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The Spokesman-Review Newspaper
Spokane, Washington  Est. May 19, 1883

Another Central Valley School Board incumbent falls behind in third day of vote counting

Debra Long, left, faces Stephanie Jerdon in the November election for Central Valley School Board District 3. Jerdon to the lead in the race after ballot counting was completed on Friday. There are about 3,100 ballots left to count.

Long-time Central Valley School Board member Debra Long lost her lead Friday in her bid to retain her seat, putting more conservative candidates on a path for winning the majority on the board.

Still, the race is too close to call, and there are about 3,100 votes left to count in the Central Valley School District.

Long’s challenger, Stephanie Jerdon, was leading by 304 votes after Friday’s count. Long led by 220 votes after the first tally of votes on Tuesday.

If Jerdon’s lead holds, Long would be one of two CV incumbents defeated in Tuesday’s election.

Long was first elected to the board in 2003.

Jerdon is a former teacher who works at the Liberty Lake library. She has three children, two who graduated from CV schools and another who still attends.

Incumbent Keith Clark lost to Anniece Barker, who was leading the race by 886 votes after Friday’s count. Clark was first elected to the board in 2007. Barker has four children who attend Central Valley Schools and spearheaded the campaign to add a referendum to 2020 ballots seeking to overturn legislation that required comprehensive sex education in public schools.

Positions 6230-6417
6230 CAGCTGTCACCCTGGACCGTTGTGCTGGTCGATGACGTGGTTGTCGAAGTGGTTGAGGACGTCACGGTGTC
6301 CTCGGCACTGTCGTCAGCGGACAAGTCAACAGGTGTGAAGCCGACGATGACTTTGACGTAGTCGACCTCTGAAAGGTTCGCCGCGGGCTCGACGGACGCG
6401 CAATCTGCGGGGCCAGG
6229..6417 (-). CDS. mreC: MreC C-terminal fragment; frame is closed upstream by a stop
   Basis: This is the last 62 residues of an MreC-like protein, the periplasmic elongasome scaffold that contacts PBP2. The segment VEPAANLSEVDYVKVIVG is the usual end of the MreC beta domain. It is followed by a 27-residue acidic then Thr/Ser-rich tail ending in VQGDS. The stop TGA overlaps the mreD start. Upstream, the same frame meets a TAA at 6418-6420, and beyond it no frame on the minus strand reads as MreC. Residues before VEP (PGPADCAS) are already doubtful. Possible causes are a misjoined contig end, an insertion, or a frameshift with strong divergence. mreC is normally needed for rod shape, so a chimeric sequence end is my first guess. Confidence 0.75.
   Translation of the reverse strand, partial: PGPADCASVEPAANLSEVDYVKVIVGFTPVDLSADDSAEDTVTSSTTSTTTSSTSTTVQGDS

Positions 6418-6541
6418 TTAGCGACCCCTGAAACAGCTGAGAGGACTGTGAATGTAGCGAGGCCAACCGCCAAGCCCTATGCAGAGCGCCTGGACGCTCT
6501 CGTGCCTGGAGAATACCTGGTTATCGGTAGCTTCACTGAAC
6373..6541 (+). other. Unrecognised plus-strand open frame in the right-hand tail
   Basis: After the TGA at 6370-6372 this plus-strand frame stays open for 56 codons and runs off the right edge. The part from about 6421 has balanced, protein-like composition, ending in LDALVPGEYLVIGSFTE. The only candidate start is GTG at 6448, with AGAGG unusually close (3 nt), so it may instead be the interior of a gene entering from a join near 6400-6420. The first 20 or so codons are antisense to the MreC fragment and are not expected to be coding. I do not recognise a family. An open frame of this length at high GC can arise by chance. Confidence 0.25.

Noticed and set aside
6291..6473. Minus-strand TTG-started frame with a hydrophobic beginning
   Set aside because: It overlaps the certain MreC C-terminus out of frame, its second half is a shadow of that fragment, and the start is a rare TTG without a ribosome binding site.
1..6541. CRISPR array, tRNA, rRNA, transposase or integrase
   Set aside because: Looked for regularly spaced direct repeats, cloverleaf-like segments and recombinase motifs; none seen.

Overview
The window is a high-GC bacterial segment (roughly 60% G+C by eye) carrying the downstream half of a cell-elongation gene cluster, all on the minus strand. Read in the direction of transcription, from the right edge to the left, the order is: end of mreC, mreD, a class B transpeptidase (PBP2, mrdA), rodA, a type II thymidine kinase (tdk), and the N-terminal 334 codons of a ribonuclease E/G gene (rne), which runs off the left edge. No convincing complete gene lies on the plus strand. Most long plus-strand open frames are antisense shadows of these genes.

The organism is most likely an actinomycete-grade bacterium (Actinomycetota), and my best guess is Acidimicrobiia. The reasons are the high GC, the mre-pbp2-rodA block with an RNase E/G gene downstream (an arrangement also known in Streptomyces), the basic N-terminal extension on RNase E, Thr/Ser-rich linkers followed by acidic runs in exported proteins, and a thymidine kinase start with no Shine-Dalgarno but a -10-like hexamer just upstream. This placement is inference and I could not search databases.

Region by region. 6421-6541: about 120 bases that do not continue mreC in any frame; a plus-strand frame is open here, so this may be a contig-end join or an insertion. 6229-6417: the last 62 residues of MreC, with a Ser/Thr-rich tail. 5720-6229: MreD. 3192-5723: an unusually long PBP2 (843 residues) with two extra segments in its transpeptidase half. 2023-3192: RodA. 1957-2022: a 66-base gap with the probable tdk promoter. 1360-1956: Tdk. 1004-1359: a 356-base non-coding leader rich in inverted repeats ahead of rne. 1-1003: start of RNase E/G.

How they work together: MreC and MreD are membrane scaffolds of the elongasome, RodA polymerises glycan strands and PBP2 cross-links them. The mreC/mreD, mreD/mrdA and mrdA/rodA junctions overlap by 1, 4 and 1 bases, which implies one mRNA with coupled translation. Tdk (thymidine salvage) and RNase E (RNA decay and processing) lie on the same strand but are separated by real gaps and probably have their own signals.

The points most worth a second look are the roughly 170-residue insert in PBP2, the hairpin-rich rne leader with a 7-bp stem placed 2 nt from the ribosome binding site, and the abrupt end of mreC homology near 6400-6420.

Incumbent Cindy McMullen was holding on to her lead over Jeff Brooks by 529 votes. Brooks was the only candidate in the three Central Valley races who said he opposed the district’s levy.

The incumbents ran as a team, arguing that their experience has helped maintain quality education in Spokane County’s second-largest school district. The challengers argued that the incumbents had ignored parental rights and didn’t fight hard enough against state mandates, like for comprehensive sex education.

If Jerdon defeats Long, the majority serving on the Central Valley board would switch to be more conservative-leaning. Even so, the incumbents are not easily defined politically. Long, for instance, voted against adopting the district’s sex education curriculum because she thought parents should have to opt-in their children rather than opt-out.